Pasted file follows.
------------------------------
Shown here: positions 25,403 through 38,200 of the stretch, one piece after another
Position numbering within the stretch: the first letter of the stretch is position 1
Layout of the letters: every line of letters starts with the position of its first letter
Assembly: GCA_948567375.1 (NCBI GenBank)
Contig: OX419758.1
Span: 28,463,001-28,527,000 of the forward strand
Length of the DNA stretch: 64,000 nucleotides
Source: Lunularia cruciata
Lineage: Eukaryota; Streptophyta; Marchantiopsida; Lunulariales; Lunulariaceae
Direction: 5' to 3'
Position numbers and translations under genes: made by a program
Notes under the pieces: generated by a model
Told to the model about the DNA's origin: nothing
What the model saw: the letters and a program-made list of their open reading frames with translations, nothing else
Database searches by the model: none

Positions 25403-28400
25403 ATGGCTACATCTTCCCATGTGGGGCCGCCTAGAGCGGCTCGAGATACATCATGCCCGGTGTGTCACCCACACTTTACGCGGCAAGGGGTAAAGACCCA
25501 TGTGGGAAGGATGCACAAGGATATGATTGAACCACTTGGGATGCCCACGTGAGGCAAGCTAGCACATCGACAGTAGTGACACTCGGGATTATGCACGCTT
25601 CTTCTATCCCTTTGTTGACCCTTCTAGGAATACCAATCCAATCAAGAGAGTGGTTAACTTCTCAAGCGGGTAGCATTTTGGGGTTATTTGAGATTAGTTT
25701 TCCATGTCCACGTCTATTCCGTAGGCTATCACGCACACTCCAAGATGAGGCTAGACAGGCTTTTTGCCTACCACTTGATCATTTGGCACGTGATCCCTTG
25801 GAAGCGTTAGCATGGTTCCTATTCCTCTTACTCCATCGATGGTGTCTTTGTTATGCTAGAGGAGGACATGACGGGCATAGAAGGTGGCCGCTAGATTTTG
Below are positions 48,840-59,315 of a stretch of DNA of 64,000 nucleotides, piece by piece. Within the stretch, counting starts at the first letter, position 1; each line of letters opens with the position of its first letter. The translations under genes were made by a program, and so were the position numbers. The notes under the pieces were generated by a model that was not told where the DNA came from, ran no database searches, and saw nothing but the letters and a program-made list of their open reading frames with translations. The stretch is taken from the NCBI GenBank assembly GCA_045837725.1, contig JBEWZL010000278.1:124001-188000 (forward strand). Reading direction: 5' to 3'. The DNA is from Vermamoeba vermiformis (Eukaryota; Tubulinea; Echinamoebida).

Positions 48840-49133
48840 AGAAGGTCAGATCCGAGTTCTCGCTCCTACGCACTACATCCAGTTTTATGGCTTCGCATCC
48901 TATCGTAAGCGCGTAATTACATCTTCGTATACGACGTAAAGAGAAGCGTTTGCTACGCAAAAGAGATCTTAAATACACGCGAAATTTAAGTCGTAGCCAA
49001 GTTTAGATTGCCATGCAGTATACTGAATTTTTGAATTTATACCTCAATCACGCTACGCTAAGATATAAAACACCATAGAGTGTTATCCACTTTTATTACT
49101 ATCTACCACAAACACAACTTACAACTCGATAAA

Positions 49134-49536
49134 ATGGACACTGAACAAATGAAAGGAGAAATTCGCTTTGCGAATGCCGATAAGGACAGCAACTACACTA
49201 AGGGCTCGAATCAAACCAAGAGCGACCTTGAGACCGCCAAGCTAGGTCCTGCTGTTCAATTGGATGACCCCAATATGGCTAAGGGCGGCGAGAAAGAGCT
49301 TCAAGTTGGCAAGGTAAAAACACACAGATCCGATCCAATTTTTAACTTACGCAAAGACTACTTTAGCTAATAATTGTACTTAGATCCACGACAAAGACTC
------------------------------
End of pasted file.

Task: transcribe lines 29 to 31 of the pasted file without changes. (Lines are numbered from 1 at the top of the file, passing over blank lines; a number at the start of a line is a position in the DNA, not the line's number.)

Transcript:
49134 ATGGACACTGAACAAATGAAAGGAGAAATTCGCTTTGCGAATGCCGATAAGGACAGCAACTACACTA
49201 AGGGCTCGAATCAAACCAAGAGCGACCTTGAGACCGCCAAGCTAGGTCCTGCTGTTCAATTGGATGACCCCAATATGGCTAAGGGCGGCGAGAAAGAGCT
49301 TCAAGTTGGCAAGGTAAAAACACACAGATCCGATCCAATTTTTAACTTACGCAAAGACTACTTTAGCTAATAATTGTACTTAGATCCACGACAAAGACTC